Cash Retainer (1) Equity Grant (2) Committee Chair Premium (3) Audit and Finance
Committee Member
Premium (4)
Non-Employee Director   $100,000   $200,000 in value of a stock grant $15,000 - $30,000 $10,000
Non-Executive Chairman   $255,000   $200,000 in value of a stock grant Not eligible
$10,000

(1)

Each non-employee director or chairman may elect to defer all or part of the cash compensation to the Deferred Compensation Plan for Non-Employee Directors. Any deferred cash compensation is converted into shares of Keysight common stock. In the event that a director does not serve for the entire year, the cash retainer will be pro-rated.

 
 
(2) The stock will be granted on the later of (i) March 1 or (ii) the first trading day after each Annual Meeting. The number of shares underlying the stock grant is determined by dividing $200,000 by the average fair market value of Keysight’s common stock over 20 consecutive trading days up to and including the day prior to the grant date. The stock grant is fully vested upon grant. Each non-employee director may elect to defer all or part of the equity grant to the Deferred Compensation Plan for Non-Employee Directors.
 
(3) Non-employee directors (excluding the Non-Executive Chairman) who serve as the chairperson of a Board Committee receive a “Committee chair premium” in cash, paid at the beginning of each Plan Year. The Audit and Finance Committee Chair receives $30,000; the Compensation Committee Chair receives $20,000; and the Nominating and Corporate Governance Committee Chair receives $15,000.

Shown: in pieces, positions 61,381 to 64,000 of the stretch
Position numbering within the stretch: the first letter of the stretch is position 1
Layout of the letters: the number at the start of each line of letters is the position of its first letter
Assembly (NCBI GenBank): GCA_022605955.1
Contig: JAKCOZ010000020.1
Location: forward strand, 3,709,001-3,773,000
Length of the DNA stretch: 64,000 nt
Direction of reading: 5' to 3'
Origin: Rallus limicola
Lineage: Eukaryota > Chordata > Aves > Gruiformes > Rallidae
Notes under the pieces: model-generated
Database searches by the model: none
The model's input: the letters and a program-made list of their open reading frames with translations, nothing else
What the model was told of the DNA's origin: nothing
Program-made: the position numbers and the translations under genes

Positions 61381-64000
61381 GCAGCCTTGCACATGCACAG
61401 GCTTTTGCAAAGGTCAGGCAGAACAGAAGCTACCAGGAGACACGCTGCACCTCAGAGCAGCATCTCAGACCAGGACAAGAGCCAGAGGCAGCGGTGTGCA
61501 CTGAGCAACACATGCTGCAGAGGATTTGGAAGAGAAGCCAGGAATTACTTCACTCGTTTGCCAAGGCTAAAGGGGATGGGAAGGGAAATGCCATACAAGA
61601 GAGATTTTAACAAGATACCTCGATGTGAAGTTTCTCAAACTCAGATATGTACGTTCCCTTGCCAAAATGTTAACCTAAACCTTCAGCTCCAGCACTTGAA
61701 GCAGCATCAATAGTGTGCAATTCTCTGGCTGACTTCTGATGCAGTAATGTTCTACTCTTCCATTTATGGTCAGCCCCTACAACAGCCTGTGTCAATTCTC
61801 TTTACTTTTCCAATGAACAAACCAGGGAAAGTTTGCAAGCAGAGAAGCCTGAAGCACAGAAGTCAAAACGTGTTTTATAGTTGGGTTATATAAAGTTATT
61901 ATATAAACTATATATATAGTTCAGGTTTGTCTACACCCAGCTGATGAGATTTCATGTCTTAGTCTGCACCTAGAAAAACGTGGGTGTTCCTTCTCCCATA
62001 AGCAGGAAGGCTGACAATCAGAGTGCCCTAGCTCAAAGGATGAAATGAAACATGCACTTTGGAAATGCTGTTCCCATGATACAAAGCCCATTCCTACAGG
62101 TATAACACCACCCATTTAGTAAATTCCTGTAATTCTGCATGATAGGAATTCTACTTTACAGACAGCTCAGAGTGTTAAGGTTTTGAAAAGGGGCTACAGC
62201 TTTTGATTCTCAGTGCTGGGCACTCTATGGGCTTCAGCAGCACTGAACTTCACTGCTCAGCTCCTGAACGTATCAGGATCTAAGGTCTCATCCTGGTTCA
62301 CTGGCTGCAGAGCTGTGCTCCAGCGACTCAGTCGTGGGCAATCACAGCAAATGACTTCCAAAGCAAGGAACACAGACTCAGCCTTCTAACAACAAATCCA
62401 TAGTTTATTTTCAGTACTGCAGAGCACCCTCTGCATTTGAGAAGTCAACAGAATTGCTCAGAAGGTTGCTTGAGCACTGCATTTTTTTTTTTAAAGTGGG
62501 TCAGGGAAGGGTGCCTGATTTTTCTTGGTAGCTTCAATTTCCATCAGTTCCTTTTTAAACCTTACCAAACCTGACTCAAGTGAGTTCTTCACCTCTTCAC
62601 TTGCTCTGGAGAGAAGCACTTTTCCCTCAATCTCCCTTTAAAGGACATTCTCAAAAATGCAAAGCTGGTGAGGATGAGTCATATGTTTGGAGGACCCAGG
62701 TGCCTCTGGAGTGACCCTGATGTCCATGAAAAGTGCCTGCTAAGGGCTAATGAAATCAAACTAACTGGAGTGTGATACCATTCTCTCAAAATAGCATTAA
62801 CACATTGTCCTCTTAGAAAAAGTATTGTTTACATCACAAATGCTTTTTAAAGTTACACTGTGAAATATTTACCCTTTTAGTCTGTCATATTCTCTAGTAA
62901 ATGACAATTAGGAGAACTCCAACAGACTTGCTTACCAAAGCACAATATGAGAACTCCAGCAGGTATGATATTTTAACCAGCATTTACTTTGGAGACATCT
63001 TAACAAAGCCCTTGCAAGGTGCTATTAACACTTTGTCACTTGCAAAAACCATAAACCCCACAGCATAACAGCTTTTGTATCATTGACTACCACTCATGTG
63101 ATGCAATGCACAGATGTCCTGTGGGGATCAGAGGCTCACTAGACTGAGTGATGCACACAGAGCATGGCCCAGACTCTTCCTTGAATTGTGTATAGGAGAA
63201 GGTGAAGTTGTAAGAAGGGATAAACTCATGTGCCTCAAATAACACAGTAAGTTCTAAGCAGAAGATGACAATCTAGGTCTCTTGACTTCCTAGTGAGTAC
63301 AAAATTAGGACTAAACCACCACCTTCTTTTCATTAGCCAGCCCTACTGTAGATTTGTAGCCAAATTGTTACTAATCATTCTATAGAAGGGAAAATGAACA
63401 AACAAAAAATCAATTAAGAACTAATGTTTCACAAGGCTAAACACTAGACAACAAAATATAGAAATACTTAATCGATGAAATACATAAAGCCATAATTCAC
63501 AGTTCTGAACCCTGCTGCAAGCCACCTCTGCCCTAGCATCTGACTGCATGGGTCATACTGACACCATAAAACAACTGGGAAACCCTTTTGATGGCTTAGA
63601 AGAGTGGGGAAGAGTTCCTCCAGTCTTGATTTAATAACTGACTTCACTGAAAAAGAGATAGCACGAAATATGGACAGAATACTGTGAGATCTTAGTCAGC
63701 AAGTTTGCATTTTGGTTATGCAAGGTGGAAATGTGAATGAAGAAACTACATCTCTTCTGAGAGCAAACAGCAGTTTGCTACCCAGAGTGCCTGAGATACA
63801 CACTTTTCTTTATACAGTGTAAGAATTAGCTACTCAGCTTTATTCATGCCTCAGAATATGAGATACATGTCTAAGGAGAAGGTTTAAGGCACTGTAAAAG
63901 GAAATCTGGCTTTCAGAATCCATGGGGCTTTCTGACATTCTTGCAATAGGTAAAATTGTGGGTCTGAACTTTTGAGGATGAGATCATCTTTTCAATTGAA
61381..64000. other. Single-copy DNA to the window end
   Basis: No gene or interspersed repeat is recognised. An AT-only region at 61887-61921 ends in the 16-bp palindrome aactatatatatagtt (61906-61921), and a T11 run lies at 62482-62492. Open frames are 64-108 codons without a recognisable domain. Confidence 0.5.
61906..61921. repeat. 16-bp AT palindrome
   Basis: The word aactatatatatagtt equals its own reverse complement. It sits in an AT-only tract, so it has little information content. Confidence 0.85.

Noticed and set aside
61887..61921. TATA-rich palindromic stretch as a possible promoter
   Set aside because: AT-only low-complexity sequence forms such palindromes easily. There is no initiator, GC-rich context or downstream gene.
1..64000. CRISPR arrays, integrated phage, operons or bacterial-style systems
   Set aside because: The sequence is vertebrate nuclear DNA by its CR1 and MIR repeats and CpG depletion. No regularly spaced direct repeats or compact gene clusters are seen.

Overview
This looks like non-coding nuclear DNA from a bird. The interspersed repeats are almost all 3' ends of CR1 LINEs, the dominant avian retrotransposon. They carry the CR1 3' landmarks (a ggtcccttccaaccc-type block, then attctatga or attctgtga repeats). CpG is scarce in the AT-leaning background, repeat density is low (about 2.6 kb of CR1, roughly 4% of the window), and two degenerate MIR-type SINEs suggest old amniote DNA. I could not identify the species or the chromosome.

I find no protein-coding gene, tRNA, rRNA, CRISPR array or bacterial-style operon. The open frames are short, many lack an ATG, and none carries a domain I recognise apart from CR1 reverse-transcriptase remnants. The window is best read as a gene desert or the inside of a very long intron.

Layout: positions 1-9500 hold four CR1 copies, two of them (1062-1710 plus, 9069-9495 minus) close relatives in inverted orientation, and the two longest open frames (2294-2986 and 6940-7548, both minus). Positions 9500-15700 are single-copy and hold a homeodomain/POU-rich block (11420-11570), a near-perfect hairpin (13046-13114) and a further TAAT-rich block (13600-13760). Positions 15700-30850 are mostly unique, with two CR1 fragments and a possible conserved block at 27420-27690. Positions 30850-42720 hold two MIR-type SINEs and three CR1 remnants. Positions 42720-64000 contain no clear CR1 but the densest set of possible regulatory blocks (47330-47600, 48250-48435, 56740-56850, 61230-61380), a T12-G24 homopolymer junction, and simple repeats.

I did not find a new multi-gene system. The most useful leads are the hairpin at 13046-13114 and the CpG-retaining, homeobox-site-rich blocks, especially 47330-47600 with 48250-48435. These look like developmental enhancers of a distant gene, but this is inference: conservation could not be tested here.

(4) Non-employee directors (including the Non-Executive Chairman) who serve as the chairperson or a member of the Audit and Finance Committee receive an additional $10,000 in cash, paid at the beginning of each Plan Year.
 

(LOGO) COMPENSATION OF NON-EMPLOYEE DIRECTORS | 24


 

Non-Employee Director Compensation Earned During Fiscal Year 2018

 

The table below sets forth information regarding the regular compensation earned by each of our non-employee directors during the fiscal year ended October 31, 2018:

 

Name Cash Retainer ($)(1) Committee Fees ($) Stock Awards ($)(2) Total ($)
Paul N. Clark $255,000 $10,000 $198,007(3) $463,007
James G. Cullen $100,000 $20,000 $198,007 $318,007
Charles J. Dockendorff $100,000 $40,000 $198,007(3) $338,007
Jean M. Halloran $100,000 - $198,007 $298.007
Richard Hamada $100,000 - $198,007(3) $298,007
Robert A. Rango $100,000 $10,000 $198,007(3) $308,007
Mark B. Templeton(4) $50,000 - $198,007(3) $248,007

 

(1) Mr. Clark deferred $265,000; Mr. Dockendorff deferred $140,000; and Mr. Hamada deferred $100,000 of his respective cash compensation into the non-employee director deferred compensation plan.
 
(2) Reflects the grant date fair value for stock awards granted in fiscal year 2018 calculated in accordance with FASB ASC Topic 718.
 
(3) Messrs. Clark, Dockendorff, Hamada, Rango, and Templeton deferred his respective stock award into the non-employee director deferred compensation plan.